Friday, August 8, 2014
Court of Appeal Holds:
Order Granting Grandmother Child-Visitation Rights Was Valid
By a MetNews Staff Writer
The Court of Appeal for this district held yesterday that an order giving visitation rights to a child’s paternal grandmother did not contravene the objecting mother’s fundamental right to control the upbringing of her child.
The child, designated in the opinion as “J.T.,” had been declared a ward of the court in December 2009, when he was a year old and the mother was 16, herself a dependent child. In September 2012, the child was returned to the mother’s custody, with the paternal grandmother—with whom J.T. had been living for the preceding two years—to have unmonitored overnight visits.
Eleven months later, Los Angeles Superior Court Commissioner Marilyn Martinez terminated juvenile court jurisdiction. At the same hearing, she denied the mother’s petition to trim her mother-in-law’s visitation rights, limiting them to a three-hour monthly get-together in a public place, with the mother present.
Martinez said in a written order:
“There is a presumption that a custodial parent’s objections to a grandparent’s visitation is in the best interest of a child, and the court must accord that position of the custodial parent with great weight. However, that parent’s decision regarding visitation is not immune from judicial review, and I’m the judge and I’ve reviewed what we have here. [J.T.] is young, and he has spent a substantial part of his life in the care of his paternal grandmother. He has a positive relationship with her. He is bonded to her.”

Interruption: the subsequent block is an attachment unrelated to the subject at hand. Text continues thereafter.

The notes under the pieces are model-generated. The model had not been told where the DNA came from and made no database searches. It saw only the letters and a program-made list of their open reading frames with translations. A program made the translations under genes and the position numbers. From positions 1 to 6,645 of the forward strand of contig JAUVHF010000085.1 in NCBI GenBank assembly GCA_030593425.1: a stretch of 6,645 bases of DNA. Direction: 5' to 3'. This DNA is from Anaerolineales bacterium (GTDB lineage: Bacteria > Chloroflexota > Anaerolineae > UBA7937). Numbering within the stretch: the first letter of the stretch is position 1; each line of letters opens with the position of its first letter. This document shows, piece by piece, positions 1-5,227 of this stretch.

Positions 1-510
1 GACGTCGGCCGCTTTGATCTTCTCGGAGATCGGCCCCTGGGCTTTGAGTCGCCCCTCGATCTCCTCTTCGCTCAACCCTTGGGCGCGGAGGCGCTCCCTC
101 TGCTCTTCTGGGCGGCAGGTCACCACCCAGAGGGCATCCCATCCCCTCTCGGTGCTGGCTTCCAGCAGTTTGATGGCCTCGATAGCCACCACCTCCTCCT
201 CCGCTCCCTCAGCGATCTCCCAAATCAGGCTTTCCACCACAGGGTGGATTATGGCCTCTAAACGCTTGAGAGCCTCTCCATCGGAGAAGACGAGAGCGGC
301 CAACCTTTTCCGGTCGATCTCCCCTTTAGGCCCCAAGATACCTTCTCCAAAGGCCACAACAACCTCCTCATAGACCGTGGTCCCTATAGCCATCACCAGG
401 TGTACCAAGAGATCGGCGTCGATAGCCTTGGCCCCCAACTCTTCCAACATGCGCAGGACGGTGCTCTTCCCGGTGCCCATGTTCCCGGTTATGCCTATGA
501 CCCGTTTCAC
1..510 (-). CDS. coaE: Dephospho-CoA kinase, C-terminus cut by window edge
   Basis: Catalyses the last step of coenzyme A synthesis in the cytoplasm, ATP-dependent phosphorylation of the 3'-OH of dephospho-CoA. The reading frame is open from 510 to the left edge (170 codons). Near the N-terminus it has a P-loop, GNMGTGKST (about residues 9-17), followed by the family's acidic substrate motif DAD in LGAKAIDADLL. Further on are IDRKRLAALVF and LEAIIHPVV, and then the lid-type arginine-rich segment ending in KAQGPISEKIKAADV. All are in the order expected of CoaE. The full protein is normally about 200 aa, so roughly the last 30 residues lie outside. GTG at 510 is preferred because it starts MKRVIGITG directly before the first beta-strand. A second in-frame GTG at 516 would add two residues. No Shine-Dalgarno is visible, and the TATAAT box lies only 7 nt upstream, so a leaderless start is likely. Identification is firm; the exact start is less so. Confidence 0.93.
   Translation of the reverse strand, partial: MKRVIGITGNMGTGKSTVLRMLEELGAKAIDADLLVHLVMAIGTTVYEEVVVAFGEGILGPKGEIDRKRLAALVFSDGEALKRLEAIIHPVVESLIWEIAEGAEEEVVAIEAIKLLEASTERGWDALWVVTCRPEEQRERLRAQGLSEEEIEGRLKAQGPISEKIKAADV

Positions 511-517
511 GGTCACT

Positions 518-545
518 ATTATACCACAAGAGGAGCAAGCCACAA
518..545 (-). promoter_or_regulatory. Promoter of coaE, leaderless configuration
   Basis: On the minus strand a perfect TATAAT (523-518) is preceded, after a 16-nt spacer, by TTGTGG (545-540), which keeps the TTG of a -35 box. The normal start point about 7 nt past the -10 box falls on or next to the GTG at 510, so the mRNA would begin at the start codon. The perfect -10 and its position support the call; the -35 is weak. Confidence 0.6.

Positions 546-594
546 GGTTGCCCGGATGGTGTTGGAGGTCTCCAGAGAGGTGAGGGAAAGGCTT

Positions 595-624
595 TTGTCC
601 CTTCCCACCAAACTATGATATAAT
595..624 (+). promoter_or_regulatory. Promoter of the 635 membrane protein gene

It was in the best interests of the child, she declared, that the visitation order not be altered.
(Parental ties with the father had been judicially severed while he was in prison.)
Supreme Court Decision
The mother protested on appeal that the visitation order contravenes the United States Supreme Court’s 2000 opinion in Troxel v. Granville, 530 U.S. 57. There, in a plurality opinion, the high court found unconstitutional a Washington statute that permitted a court to grant visitation rights to “any person” where it might “serve the best interest of the child.”
The statute was found to be violative of the substantive due process rights of a mother who challenged a visitation order granted to the father’s parents. Then-Justice Sandra Day O’Connor (since retired) wrote:
“The liberty interest at issue in this case—the interest of parents in the care, custody, and control of their children—is perhaps the oldest of the fundamental liberty interests recognized by this Court.”
The order in question, she said, “unconstitutionally infringes on that fundamental parental right.”
Case Not Application
In yesterday’s Court of Appeal opinion, Presiding Justice Tricia Bigelow of Div. Eight found that Troxel was not controlling. She explained:
“Although mother may have regained the presumption of parental fitness after dependency jurisdiction was terminated, while the matter was still before the juvenile dependency court it had a special responsibility in issuing its last orders in the role of parens patriae to look at the totality of J.T.’s circumstances, including the maintenance of relationships with other adults with whom he had a strong bond….The plurality opinion’s analysis in Troxel hinges on the fact that a fit parent is entitled to a presumption that she is acting in her child’s best interest in objecting to grandparent visitation. Mother here was involved in a dependency proceeding in which she was not entitled to such a presumption.”
Martinez did not abuse her discretion in declining to modify the visitation order, Bigelow said.
The case is In re J.T., B251780.
Janette Freeman Cochran represented the mother, serving under appointment by the Court of Appeal. Deputy County Counsel Tracey F. Dodds acted for the Los Angeles County Department of Children and Family Services.
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